However the Courageous Girls could benefit the organization, the goal is for them to find out about real-world problems that they can then tackle together, and learn new skills in the process. Your Courageous Girls Clubs will have unique passions and expertise, so spend a little time getting to know each other, and decide together what would benefit the nonprofit organization the most.

The compassion we feel for others is not solely a function of what befalls them: if our minds draw an association between a victim and ourselves — even a relatively trivial one — the compassion we feel for his or her suffering is amplified greatly.
— David DeSteno

List of nonprofits to choose from:




Rural Schools Project

Rural Schools Project

Rural Schools Project

In rural Cambodia, hundreds of villages still lack a functional primary and secondary school.  Our Rural Schools Project has led the effort to construct more than 550 primary and secondary schools to help promote education in rural Cambodia. After the completion of construction, donors can sponsor added-value improvements to strengthen student life and education at their schools such as: English language and computer skills training, Internet, solar power to provide electricity to schools, access to clean water, vegetable gardens and libraries, to strengthen student education at their schools.

Girls Be Ambitious Project

Our Girls Be Ambitious program was launched to prevent the trafficking of Cambodian girls from poverty-stricken homes for sexual and labor exploitation through an incentive program to stay in school and receive additional vocational training that will provide employment, income, and social and political empowerment.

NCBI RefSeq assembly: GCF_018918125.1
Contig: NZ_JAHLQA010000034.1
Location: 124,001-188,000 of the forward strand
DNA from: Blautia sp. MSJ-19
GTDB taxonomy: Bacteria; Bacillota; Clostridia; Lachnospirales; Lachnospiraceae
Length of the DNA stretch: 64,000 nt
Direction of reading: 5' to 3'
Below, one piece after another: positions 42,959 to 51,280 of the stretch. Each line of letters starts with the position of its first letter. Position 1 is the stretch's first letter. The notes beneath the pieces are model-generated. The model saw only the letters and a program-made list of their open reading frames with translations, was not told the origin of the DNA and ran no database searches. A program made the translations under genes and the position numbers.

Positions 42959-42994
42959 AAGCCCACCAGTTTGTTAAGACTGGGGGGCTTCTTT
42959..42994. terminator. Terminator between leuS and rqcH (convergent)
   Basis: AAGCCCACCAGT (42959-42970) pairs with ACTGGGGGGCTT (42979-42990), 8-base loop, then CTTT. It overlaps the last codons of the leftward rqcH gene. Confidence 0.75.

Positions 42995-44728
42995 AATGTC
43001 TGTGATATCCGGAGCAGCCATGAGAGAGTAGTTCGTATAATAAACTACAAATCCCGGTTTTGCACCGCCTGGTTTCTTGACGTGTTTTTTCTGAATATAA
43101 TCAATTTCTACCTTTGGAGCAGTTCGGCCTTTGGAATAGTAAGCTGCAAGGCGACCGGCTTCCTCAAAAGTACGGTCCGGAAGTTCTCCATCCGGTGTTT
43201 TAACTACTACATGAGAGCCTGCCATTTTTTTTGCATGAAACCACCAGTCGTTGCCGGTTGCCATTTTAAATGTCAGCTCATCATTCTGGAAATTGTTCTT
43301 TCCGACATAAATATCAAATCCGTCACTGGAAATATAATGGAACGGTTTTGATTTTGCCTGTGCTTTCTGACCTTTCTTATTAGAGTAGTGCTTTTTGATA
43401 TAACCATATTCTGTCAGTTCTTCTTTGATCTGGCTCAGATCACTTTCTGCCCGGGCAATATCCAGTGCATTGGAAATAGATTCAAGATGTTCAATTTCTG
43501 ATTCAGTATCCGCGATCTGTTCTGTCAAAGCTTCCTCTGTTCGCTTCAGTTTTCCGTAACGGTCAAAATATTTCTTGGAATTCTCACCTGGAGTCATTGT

Among victims of trafficking, illiterate girls who are enticed to migration and exploited en route and at their destination are most vulnerable. Our program aims to improve awareness among these girls at risk by providing them with alternatives close to home and ways to improve their livelihoods.

“Since 1993, Women for Women International has helped more than 447,000 marginalized women in countries affected by war and conflict. We serve women in 8 countries offering support, tools, and access to life-changing skills to move from crisis and poverty to stability and economic self-sufficiency.

We bring women together in a safe space to learn life, business, and vocational skills.  Once enrolled, each receives a monthly stipend – a vital support that enables her to participate.

Women increase their ability to earn an income with new skills that are in-demand. They learn about their legal rights, and they become knowledgeable about health and nutrition. The result: stronger women, stronger families, and stronger communities. This ripple effect is profound.

Sponsor a sister for $35/month. 

Your monthly gift supports your new sister as she receives intensive training for the essential job skills she needs to earn an income and support her family. You will also receive: 

  • An introductory letter about your sister and her family.

  • If your sister provided one, a digital photo of your sister to keep her top of mind and in your heart.

  • Email communications to keep up with your sister’s progress.

  • An online account where you can manage your sponsorship, learn more about your sister and send her photos and notes of encouragement.”

    -Women for Women International